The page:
HP Envy Leap Motion PCs give you hands-off computer control

Consumer Reports

Leap Motion is a technology that gives you a new way to interact with your computer: It tracks your fingers and hands in three-dimensional space so that you control games and apps using specific gestures. We first reviewed the Leap Motion device last year. Since then, Leap Motion has teamed up with HP to release select computers with the Leap Motion sensor built right in. We have two of these computers in the lab, and we tried them out to see how well they worked.

One is the HP ENVY Leap Motion SE 17-j160nr ($970), a touchscreen laptop with the Leap Motion sensor located below the keyboard and to the right of the touchpad. We also looked at a conventional tower desktop, the HP ENVY 700-230 ($730). This came with a special Leap Motion keyboard, which was offered instead of HP’s normal keyboard for $45 extra (less than the $80 cost of the standalone Leap Motion device), and has the sensor centered above the keys. Both computers have Windows 8.1.

The Leap Motion keyboard is also available on some other HP desktops and all-in-one PCs, including the ENVY Recline AIOs and ENVY Phoenix models, on HP’s website through its customize and buy selection.

Getting started

On each Leap Motion model, the controller comes ready to use, with drivers and software pre-installed. You'll need to set up an account to use Airspace Home, where you can get games and apps that are designed for use with Leap Motion. A few are pre-installed, and the Airspace Store offers over 190 free and paid downloadable programs that are compatible with Windows or Mac.

The programs designed for the Leap Motion are where you can best see the potential of the device. A game called Marionette Zoo, for example, lets you tilt your hands in the air to control puppets on the screen, and a shooter called Digit Duel lets you shoot weapons with a flick of your gun-shaped hand. And Google Earth, after a setting adjustment, lets you use the Leap Motion controller to zoom in and pan across the map with a simple hand push down or forward.

In some programs, interactive commands such as walk, action, or zoom might normally require a combination of mouse and keyboard, or you might need to click different icons to change into different modes. But with Leap Motion, these commands can be streamlined into smooth hand motions.

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What we found

In our tests, hand controls didn't always work smoothly on the Leap Motion. Also, each new game or app has its own set of gestures for different actions that you'll have to learn.

The infrared sensor sees a 2-foot cube of space above it, but it can get distracted by stray fingers within this view, so your cursor might jump where you didn't expect. Also, if your motions stray too far from or close to the sensor, you'll need to repeat them. This can be problematic for left-handed users on the ENVY laptop, who might need to reach across the keyboard to center their gestures above the sensor.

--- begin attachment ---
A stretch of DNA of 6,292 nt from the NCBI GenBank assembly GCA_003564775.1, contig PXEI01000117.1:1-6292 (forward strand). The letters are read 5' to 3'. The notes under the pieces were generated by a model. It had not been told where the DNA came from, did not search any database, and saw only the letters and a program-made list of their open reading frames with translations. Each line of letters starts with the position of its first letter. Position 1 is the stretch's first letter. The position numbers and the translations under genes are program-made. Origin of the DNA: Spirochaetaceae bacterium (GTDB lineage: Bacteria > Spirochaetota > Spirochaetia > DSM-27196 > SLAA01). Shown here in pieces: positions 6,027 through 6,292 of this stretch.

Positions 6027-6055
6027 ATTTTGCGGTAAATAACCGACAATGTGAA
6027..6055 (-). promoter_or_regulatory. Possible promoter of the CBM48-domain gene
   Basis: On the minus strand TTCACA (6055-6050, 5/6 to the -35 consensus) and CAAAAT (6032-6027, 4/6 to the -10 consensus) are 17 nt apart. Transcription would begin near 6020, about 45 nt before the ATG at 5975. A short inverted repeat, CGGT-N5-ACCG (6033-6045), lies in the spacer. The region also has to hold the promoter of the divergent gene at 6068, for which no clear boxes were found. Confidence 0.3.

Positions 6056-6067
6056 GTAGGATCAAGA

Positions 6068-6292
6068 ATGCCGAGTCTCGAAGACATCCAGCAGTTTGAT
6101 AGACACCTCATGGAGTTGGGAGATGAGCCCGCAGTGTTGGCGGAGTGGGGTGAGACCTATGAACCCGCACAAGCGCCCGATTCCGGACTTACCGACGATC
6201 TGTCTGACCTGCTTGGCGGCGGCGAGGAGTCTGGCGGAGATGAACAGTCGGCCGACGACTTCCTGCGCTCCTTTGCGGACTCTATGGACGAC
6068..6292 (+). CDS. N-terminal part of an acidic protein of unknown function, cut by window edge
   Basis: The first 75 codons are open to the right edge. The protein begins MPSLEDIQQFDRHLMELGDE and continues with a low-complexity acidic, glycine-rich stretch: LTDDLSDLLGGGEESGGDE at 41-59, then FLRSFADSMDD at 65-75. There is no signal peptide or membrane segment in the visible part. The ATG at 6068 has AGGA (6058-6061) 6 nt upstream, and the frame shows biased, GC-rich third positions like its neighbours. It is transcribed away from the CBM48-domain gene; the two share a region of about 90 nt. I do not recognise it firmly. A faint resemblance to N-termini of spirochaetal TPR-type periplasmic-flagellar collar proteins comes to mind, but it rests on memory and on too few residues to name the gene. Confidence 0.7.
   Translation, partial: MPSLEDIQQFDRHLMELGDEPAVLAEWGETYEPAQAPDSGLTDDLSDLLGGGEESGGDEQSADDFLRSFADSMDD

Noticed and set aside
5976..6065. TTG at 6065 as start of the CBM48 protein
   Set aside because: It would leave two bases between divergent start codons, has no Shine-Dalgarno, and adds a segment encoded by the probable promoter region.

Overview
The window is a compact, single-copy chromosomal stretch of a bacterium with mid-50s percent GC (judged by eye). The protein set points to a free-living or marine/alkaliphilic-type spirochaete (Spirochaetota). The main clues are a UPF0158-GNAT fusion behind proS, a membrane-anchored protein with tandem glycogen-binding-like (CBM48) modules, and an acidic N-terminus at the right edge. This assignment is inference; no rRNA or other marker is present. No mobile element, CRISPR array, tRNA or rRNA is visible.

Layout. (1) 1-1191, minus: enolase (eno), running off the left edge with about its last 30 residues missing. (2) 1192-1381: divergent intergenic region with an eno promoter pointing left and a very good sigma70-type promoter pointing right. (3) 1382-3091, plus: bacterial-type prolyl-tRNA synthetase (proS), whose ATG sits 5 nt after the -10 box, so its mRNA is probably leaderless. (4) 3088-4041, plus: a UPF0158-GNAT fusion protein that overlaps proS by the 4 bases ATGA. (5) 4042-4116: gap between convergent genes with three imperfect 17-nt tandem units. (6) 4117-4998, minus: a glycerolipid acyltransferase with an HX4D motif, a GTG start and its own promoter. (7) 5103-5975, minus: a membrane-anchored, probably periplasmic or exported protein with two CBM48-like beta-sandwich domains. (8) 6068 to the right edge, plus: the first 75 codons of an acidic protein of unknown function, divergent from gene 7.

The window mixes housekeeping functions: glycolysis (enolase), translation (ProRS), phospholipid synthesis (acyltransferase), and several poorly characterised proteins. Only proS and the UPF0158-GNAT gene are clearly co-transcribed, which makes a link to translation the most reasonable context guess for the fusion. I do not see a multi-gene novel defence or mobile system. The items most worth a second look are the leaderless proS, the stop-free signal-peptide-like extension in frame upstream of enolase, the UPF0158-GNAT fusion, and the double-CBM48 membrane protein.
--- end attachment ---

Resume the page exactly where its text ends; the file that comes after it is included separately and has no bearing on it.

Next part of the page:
The ENVY desktop's sensor is above the keys, which can leave little space for gestures if your monitor and keyboard are placed closely together. It's also easy to get achy shoulders and wrists with your hands hovering in the air for long periods, though it helps to rest your elbow on the desk.

Control apps are available in the Airspace Store that can work with productivity and desktop applications that weren't designed for the Leap Motion. Some let you scroll through pages, click buttons, or control media players. Each has its own set of gestures, so you can find which program you're comfortable using. This could be helpful for those with physical limitations who have difficulty using a mouse or keyboard.

But some controls are clunky. It can take a frustratingly long time to aim the cursor at a tiny browser link, or to search for invisible touch zones in the air. Sometimes, using a mouse or touching the screen is just easier.

Also, there's no guarantee that Leap Motion can work for a program you already own. For example, the Cut the Rope game in the Airspace store is a different version than the one available in the Windows store, which works only with Leap Motion if you have a desktop control app installed. And any program that is not designed for the Leap Motion won’t incorporate the creative gestures found in the Airspace Store apps—so if you were hoping to use gun-shaped hands in your favorite first-person shooter video game, chances are you’re out of luck.

Bottom line

Leap Motion shows some great potential for new, intuitive ways to interact with our computers. But for now, it works best with only a limited selection of games and apps. Trying out the wilder gestures is fun, but if you're on a budget, we'd recommend you look for a computer without built-in Leap Motion.

—Antonette Asedillo

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